Heat illness is avoidable

Published 5:32 pm Wednesday, May 18, 2016

Summer football has arrived for Beaufort County high schools. Washington and Northside have gotten back on the gridiron while Southside is waiting to get its athletes back after this weekend’s state championship track meet.

With that, as well as miscellaneous youth summer camps being right around the corner, it’s important to revisit the keys of staying safe and healthy while working under the hot summer sun.

Of course, one of the first priorities should be staying hydrated. According to studies done by the University of Connecticut, over half of summer sports campers experience dehydration and over 25 percent of them suffer from it seriously. Signs include loss of strength and stamina, light-headedness, thirst and darker urine.

The tricky part is that dehydration is something that an athlete often doesn’t notice until it’s too late. Even if the temperatures outside are mild, water breaks should be taken every 15 to 30 minutes, according to USAFootball.com. Coaches should offer water breaks frequently and should treat them as neither a reward nor a punishment.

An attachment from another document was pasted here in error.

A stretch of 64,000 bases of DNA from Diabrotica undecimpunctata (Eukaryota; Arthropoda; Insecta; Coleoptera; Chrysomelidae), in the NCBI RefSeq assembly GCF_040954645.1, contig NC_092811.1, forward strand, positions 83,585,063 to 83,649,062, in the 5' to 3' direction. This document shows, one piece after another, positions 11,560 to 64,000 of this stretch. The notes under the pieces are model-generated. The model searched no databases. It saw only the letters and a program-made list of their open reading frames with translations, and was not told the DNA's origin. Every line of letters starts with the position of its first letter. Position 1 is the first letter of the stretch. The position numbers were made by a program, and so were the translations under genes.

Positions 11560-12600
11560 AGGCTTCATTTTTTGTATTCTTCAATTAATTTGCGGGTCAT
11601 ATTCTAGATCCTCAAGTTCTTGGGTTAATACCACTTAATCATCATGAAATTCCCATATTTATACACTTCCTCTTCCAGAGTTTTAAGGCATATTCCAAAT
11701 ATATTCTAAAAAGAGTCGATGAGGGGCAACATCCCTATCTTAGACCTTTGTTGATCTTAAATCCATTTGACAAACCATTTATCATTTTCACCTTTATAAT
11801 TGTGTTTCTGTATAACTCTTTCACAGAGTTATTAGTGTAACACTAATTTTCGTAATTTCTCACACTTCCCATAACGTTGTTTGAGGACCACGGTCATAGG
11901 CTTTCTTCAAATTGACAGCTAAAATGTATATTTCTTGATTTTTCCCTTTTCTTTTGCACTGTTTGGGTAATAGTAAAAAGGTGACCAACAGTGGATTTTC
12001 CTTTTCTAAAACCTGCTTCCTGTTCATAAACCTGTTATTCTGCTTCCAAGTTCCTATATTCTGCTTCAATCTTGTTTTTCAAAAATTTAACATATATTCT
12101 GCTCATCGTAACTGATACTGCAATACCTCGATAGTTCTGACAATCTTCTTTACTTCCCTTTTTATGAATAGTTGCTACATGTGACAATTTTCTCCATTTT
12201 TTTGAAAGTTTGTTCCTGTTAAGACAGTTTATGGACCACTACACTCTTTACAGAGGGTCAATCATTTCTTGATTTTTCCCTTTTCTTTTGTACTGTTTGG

More over, one needs to be sure to drink water well before and after practices. Sports drinks are also useful, especially when it comes to replenishing electrolytes.

When temperatures rise to sizzling heights, as they often do during eastern North Carolina summers, it may be advisable to take practices and camps indoors. No matter the sport, there are always skills and exercises that can be done in a gym. Practices and camps can be productive on absurdly hot days without being dangerous.

Finally, take breaks in cooler areas. Whether it’s inside or under the shade of a tree, relaxing in a cooler area will help the body cool down better. With football specifically, it’s also important to let the players take off equipment. Helmets and pads act as insulators, making athletes stay warmer and cool down slower during breaks.

Heat illness is completely avoidable. Staying alert and aware of it will help Beaufort County’s athletes safe while they hone their skills this summer.